Table 5 Correlations and descriptive statistics for contextual and well-being variables (N = 834)

From: Happily Stressed: The Complexity of Well-Being in Midlife

Variables 1 2 3 4 5 6 7 8 9
1.Age         
2.Gendera − .09**        
3.Education levelb .10** − .14**       
4.Relationship statusc − .05 − .16** .13**      
5.Work hoursd − .14** − .15** .20** .12**     
6.Positive well-being .01 .07 .03 .03 − .01    
7.Negative well-being − .01 .05 − .13** − .09** − .16** − .53**   
8.Enjoyment − .04 .12** .03 .11** .09 .36** − .25**  
9.Stress − .04 − .01 − .01 .07* .04 − .31** .45** − .03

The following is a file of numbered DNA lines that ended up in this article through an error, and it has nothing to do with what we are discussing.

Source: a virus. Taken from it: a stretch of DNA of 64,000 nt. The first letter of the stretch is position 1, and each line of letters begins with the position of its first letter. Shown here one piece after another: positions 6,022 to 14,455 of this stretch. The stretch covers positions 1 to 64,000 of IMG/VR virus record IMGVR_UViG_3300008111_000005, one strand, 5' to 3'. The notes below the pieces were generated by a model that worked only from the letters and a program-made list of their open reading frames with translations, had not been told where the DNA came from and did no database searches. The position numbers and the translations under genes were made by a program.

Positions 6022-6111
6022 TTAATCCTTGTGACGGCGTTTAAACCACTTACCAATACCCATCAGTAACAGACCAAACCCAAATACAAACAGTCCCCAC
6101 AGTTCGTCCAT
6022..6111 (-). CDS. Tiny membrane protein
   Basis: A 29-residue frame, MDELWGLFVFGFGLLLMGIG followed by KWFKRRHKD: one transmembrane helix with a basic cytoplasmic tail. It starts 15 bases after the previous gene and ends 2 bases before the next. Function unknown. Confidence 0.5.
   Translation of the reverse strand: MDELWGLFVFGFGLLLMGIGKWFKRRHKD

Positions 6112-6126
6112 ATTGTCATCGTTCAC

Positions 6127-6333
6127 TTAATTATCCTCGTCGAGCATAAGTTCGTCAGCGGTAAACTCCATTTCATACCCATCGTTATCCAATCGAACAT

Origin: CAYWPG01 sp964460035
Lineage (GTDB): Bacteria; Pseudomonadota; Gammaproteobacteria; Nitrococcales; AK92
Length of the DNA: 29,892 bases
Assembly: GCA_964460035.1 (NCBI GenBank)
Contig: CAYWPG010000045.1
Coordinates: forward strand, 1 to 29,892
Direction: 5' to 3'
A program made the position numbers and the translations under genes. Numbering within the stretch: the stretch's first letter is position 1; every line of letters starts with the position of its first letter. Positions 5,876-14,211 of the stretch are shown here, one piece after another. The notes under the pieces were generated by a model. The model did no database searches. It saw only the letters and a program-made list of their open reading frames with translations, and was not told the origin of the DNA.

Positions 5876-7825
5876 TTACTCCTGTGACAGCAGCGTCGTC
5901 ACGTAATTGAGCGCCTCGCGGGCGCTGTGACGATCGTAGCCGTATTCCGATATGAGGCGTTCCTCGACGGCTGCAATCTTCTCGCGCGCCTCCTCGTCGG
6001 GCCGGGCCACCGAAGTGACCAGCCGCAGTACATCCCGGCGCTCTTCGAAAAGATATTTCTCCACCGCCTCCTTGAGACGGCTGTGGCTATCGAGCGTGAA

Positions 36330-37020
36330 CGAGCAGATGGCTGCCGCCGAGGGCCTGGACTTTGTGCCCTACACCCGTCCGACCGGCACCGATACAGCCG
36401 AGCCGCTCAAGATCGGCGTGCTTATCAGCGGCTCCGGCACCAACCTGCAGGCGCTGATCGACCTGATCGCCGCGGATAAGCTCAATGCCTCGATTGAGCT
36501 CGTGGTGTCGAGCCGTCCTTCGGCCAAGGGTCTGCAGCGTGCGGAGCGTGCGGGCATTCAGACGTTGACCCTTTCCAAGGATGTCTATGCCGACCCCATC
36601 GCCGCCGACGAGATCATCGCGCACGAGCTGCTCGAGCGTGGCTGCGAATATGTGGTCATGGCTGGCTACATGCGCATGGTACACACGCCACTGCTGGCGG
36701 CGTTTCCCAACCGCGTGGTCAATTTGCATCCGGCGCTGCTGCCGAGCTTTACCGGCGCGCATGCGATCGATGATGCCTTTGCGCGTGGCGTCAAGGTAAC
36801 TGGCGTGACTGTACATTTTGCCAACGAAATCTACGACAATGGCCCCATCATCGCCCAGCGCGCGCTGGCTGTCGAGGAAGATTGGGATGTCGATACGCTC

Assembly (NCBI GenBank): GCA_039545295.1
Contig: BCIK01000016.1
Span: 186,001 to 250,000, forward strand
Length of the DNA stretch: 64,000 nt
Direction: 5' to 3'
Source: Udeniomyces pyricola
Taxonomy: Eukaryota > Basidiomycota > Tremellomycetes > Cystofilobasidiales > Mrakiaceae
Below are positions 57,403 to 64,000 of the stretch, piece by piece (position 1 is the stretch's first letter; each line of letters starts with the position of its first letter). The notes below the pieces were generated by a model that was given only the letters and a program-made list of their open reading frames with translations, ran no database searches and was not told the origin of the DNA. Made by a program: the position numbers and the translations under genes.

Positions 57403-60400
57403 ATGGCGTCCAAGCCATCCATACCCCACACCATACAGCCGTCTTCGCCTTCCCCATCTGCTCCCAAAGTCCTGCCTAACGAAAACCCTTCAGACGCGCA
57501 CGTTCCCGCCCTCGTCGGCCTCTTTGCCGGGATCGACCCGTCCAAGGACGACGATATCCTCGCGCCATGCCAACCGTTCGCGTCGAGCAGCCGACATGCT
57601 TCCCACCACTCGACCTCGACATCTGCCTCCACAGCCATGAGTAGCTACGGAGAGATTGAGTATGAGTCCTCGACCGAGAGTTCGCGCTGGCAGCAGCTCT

M 5.49 .54 2.23 .81 .68 12.10 11.12 7.28 2.78
SD 5.64 .50 .76 .39 .47 2.61 3.61 1.94 1.73
Observed range 40–60 0–1 1–3 0–1 0–1 4–16 5–20 0–11 0–8
  1. *p < .05; **p < .01
  2. aGender: 0 = male, 1 = female
  3. bRelationship status: 0 = occasional dating or not currently dating, 1 = married, cohabiting, or close girl/boyfriend
  4. cWork hours: 0 = 0–20 h per week, 1 = 21 or more hours per week
  5. dAA = African Americans; coded as the referent group. Age and education level (where 1 = high school diploma or less, 2 = some college or vocational school, 3 = 4-year degree or more) were continuous variables